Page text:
This is in sharp contrast to the present invention's use of a collapsible grocery cart of much smaller size than the grocery buggy or shopping cart, which collapsible cart is used in an “L” shaped configuration for transporting bagged groceries but then is easily collapsible into a substantially flat configuration for easy storage and placement in the user's vehicle and which “L” shaped cart has a series of laterally and longitudinally spaced, protruding, hook elements on the “vertical” member of the “L” shape located at at least two (2) and preferably at least three (3) different height levels, allowing the handles of the bagged groceries to be easily hooked on the protruding hook elements and the loaded bags to be suspended either completely above the base, horizontal member of the “L” shape or with the bottoms of at least some of the loaded grocery bags to be supported on the base member but with their tops suspended up by the hook elements. Such an innovative cart allows a large quantity of bagged and other groceries to be brought into the home in one trip, certainly less than the number of trips required in a totally hand operation. Also, due to the relatively small size of the invention's cart (as compared to the prior art shopping cart), the cart with at least the bagged groceries often can be placed in the user's vehicle and transported even in its “L” shaped, non-collapsed configuration, saving time and effort in moving the groceries from the vehicle into the user's home.
 Other innovative, patentable aspects of the present invention over the prior art are brought out below.
 The present invention is directed to a grocery cart transportation system for transporting groceries, including bagged groceries having top handles, over a relatively short distance, for example, from a grocery store check-out counter to a vehicle parked in or near the grocery store's parking lot or from a vehicle parked near the user's home into the user's home, that is, for a matter of about a city block or less.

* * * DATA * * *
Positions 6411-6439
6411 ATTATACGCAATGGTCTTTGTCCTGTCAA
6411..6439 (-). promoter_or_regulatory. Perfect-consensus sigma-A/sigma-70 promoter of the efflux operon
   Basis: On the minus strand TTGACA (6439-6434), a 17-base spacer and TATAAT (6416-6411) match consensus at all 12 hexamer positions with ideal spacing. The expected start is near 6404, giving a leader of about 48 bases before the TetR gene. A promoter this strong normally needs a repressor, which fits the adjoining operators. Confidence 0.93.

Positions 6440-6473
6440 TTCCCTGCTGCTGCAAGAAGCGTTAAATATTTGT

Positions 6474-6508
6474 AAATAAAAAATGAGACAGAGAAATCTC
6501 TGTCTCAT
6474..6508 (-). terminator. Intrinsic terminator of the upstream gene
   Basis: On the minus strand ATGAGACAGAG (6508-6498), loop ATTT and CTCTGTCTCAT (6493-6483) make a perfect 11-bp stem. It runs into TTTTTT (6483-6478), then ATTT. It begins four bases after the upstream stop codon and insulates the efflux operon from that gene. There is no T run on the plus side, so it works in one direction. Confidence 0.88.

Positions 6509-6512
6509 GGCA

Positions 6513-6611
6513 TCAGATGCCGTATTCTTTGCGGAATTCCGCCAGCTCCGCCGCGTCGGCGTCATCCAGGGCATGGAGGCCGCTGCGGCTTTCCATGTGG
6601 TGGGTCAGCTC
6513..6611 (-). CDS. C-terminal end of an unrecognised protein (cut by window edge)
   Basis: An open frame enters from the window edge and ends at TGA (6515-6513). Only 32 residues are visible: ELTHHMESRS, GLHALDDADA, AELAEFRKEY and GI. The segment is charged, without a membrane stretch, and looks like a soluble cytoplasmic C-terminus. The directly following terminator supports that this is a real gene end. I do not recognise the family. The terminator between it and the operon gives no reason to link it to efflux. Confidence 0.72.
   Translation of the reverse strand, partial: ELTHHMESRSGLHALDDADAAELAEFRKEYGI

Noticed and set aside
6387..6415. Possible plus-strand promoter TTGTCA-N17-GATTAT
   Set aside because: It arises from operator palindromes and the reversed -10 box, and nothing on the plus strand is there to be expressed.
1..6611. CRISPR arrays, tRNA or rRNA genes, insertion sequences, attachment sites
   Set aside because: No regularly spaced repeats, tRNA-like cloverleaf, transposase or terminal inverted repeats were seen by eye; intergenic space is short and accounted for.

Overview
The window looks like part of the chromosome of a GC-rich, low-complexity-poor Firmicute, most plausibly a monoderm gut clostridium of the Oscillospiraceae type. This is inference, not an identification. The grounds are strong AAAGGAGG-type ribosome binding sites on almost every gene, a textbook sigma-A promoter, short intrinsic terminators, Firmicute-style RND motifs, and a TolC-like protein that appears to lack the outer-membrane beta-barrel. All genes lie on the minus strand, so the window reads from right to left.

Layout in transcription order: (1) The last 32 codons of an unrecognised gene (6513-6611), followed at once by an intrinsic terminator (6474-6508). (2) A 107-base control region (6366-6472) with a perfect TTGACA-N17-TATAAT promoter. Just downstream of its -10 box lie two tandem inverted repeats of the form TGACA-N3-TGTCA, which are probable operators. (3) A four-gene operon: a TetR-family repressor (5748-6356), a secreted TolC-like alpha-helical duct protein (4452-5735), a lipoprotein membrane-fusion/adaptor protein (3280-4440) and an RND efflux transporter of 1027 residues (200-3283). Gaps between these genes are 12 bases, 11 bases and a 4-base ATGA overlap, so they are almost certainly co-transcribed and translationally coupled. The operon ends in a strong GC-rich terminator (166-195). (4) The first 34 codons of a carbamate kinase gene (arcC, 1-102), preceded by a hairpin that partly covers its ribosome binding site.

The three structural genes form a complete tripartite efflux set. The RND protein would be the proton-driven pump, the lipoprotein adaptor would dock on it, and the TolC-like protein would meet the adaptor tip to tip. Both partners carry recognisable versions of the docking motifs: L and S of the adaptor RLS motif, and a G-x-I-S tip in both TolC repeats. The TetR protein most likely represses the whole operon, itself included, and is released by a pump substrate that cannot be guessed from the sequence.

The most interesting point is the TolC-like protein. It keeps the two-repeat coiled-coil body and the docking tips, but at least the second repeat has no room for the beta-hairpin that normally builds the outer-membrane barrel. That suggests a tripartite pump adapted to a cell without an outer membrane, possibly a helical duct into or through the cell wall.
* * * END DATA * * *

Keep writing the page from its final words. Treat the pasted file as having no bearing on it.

The present invention's system uses a collapsible grocery cart of much smaller size than the grocery buggy or shopping cart of the prior art, which collapsible cart is used in an “L” shaped configuration for transporting bagged groceries, as well as possibly other, large, non-bagged grocery items, but then is easily collapsible into a substantially flat configuration for easy storage and placement in, for example, a user's car or other vehicle. The “L” shaped cart has a series of laterally and longitudinally spaced, protruding, hook elements on the “vertical” member of the “L” shape cart whith the hook elements located at at least two (2) and preferably at least three (3) different height levels above the bottom, base member of the “L” shape, allowing the handles of the bagged groceries to be easily hooked on the protruding hook elements and the loaded bags to be suspended either completely above the base, horizontal member of the “L” shape or with the bottoms of at least some of the loaded grocery bags to be supported on the base member but with their tops suspended up by the hook elements.